This is why I love shopping second hand for books. You never know what you're going to find! I think it adds to the joy of loving "classics" or "old books" as well. Someone who exclusively reads modern day fiction will never experience the same thrill of holding a book with so much history within it's very fibers. Where has this Valley of Fear been before? Whom was it's original owner? I continue to flip through these books just now, I notice in the cover of Prince and the Pauper an imprint which says "Wilton Manor Public Library." So I look it up - it's a library in Florida! Strange, because in the front cover of Valley of Fear, there is one of those address-sticker-things, and the address there is from Florida too (though Wilton Manor and St. Petersburg, the address in the Valley of Fear are about 4 hours driving distance from each other).
Did this "Walter Wende" on the sticker in Valley of Fear live in Florida and then move to the Pacific Northwest and take his books with him? Or did the previous owner of these books buy them from a "Walter Wende" in Florida once upon a time?
...I just did a Google search of "Walter Wende" and found a list of death records. Two Walter Wende's from Florida... One I can rule out because his name is Walter R Wende, and my Walter is Walter A. Wende. 
Walter no-middle-initial Wende was born in 1890 and died in 1974. He was from St. Petersburg, Florida. The Walter Wende on my sticker was from St. Petersburg, Florida. Could it be the same man?

I looked up the address in the book cover and this is what Google Maps came up with (I apologize to whoever is now living here. lol)

Perhaps as a young man of 24, Walter bought the new Sherlock Holmes mystery when it came out. Perhaps later in life, he went off and served in either or both of the World Wars. Or perhaps he bought The Valley of Fear from someone else who bought it when it first came out.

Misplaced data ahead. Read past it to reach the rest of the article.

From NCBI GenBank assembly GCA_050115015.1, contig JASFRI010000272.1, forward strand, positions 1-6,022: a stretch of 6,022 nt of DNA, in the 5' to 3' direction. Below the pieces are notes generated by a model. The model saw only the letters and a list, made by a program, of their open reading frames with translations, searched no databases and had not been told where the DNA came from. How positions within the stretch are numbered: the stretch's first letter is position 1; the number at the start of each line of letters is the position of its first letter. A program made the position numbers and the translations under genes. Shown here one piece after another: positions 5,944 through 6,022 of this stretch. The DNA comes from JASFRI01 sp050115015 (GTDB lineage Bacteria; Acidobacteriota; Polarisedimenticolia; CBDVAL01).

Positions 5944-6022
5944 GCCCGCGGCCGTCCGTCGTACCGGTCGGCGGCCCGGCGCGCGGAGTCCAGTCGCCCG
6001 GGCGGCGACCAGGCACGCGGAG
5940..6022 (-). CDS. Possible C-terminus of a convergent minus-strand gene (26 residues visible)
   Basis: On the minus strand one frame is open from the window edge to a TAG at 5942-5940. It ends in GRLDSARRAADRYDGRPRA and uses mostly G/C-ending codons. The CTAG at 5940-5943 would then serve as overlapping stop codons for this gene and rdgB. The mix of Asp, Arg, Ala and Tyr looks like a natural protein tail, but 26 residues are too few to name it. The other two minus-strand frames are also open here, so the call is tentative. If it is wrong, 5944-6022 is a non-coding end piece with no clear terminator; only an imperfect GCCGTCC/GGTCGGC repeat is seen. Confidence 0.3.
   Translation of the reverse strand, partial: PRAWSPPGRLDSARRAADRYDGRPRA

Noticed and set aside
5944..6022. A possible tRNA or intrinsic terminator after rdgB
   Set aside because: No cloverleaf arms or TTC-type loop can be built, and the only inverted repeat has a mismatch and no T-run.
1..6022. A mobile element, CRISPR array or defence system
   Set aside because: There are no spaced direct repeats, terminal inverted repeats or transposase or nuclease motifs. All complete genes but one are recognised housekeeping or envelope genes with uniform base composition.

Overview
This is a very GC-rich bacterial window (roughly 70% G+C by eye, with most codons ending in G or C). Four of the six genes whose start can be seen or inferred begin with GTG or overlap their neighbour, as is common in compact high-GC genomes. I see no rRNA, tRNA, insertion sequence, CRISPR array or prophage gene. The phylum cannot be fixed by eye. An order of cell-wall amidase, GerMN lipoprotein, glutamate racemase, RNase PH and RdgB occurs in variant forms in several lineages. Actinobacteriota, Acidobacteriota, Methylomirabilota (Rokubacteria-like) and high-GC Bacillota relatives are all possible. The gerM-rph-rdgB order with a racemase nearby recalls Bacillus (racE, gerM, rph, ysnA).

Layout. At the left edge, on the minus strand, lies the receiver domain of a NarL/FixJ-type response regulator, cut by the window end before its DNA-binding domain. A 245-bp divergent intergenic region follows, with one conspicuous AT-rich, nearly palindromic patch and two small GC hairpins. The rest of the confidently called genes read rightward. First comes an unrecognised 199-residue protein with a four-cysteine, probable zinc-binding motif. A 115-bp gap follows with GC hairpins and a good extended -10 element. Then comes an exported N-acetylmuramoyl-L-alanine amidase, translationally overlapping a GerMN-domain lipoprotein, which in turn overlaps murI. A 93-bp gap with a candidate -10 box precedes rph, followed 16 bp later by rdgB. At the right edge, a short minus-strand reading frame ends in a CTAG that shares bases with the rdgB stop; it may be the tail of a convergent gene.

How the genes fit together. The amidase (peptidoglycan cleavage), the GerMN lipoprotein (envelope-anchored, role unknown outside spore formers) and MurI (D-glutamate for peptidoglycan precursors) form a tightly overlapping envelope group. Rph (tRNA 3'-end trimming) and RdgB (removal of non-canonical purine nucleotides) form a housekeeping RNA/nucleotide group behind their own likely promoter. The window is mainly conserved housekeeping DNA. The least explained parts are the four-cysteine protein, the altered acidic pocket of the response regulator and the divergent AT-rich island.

Since Walter Wende died 40 years ago, he obviously did not live in the house we went to today. So who bought the book from Wende? Did it pass down to a family member after he died? Or was it carted off to a thrift store where someone else picked it up? How did it get all the way across the country? And were Little Dorrit, The Prince and the Pauper, and the other old books at the estate sale from Mr. Wende's collection as well? Is this Walter Wende even my Walter Wende?
This is where the people in those history programs would say "Well, we've run up against a wall. I guess some questions will never be answered. Thank you for joining us in this journey. We hope you join us next week when we try and discover..."


  1. WHOAH. I love how you were so detailed with looking the old book's owner up. That made my day. xD

  2. Those are some cool finds! And it's fun you could find out so much about the guy who used to own them.

  3. I love old books. Especially when they have an interesting history! Excellent detective work.

  4. You're quite the detective, Nancy Drew! I love how you actually looked up all this information and became an expert on it. And I /love/ finding old books at shops and sales, both garage sales and estate sales. Though most of the time I end up getting books from used book stores (or amazon), not estate sales (although I do have an old edition of the Hobbit or two, and an old copy of Great Expectations, though both of which are paperback).
    Tell us about the last Sherlock Holmes novel once you finish it! Anything mysterious or outstanding about it?
    In one of the copies of the Hobbit that I have, the name Bill Perkins was in it. But when I first saw it, the writing was kind of weird looking so it ALMOST looked like it said Bilbo Baggins. Isn't that cool!

  5. That is SO exciting! And that you were able to find the home where he lived. Old books are wonderful, but when you can find a little of the history behind them they are even better!
    The Sherlock Holmes one though, that is an exciting discovery!! (I look for old books to, and the dates in them. If is fun, to see if there are any little notes in them from the original owner or gift giver. It makes them even more special.)

  6. Ohhhhh.....Little Dorrit - someone in my house is very envious! What a find! :) Treasure hunting!